php artisan route:cache
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Please note though that if you use this command and change your routes, you’ll need to make sure to run:

php artisan route:clear
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This will remove the cached routes file so that your newer routes can be registered. It might be worthwhile to add these two commands to your deploy script if you don’t already have it. If you don’t use a deploy script, you might find my package Laravel Executor useful to help you when running your deployments.

Config caching

Similar to the route caching, each time that a request is made, Laravel is booted up and each of the config files in your project are read and parsed. So, to prevent each of the files from needed to be handled, you can run the following command which will create one cached config file:

php artisan config:cache
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Just like the route caching above though, you’ll need to remember to run the following command each time you update your .env file or config files:

php artisan config:clear
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In the past, I’ve seen a lot of developers cache their config in their local development environment and then spend ages trying to figure out why their .env file changes aren’t showing up. So, I’d probably recommend only caching your config and routes on live systems so that you don’t end up in the same situation.

Caching queries and values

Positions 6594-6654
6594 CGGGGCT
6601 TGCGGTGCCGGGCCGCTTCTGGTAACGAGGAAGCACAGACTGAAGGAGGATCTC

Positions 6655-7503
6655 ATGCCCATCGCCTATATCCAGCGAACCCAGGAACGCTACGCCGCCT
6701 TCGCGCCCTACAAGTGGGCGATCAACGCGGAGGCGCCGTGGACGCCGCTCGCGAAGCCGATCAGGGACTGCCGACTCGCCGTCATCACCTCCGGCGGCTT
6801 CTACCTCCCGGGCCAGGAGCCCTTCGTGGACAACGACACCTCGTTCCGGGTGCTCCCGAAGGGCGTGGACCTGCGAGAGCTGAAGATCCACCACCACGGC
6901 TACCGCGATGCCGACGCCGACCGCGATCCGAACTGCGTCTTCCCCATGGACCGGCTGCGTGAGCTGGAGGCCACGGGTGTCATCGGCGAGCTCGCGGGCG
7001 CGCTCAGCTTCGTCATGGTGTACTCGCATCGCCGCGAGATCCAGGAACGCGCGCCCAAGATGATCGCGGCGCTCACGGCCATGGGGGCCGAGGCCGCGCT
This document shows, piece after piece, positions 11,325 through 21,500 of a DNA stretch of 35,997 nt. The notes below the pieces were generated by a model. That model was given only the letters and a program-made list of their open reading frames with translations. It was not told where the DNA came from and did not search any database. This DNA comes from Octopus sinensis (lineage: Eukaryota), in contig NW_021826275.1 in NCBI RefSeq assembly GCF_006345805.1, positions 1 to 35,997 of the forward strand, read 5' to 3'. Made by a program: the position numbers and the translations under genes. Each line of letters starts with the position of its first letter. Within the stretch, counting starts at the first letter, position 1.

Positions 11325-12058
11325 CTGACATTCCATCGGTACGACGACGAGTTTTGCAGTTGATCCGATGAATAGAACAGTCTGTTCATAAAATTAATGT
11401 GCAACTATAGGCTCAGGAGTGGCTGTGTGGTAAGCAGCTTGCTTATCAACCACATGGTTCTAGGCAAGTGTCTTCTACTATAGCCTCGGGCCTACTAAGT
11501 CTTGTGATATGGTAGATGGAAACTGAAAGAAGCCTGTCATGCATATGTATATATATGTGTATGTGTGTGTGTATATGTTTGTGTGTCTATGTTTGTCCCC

Within your Laravel app’s code, you can cache items to improve the website’s performance. As an example, image you have the following query:

$users = DB::table('users')->get();
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To make use of caching with this query, you could update the code to the following:

$users = Cache::remember('users', 120, function () {
    return DB::table('users')->get();
});
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The code above uses the remember() method. What this basically does is it opens checks if the cache contains any items with the key users. If it does, it returns the cached value. If it doesn’t exist in the cache, the result of the DB::table('users')->get() query will be returned and also cached. In this particular example, the item would be cached for 120 seconds.

Caching data and query results like this can be a really effective way of reducing database calls, reducing runtime and improving performance. However, it’s important to remember that you might sometimes need to remove the item from the cache if it’s no longer valid.

Using the example above, imagine that we have the users query cached. Now imagine that a new user has been created, updated or deleted. That cached query result is no longer going to be valid and up to date. To fix this issue, we could make use of Laravel model observers to remove this item from the cache. This means that next time we try and grab the $users variable, a new database query will be ran that will give us the up-to-date result.

5. Use the latest version of PHP

With each new version of PHP that comes out, performance and speed is improved. Kinsta ran a lot of tests across multiple PHP versions and different platforms (e.g. - Laravel, WordPress, Drupal, Joomla) and found that PHP 7.4 gave the best performance increase.

This particular tip might be a bit more difficult to implement compared to the other tips above because you’ll need to audit your code to make sure that you can safely update to the latest version of PHP. As a side note, having an automated test suite might help give you the confidence doing this upgrade!

6. Make use of the queues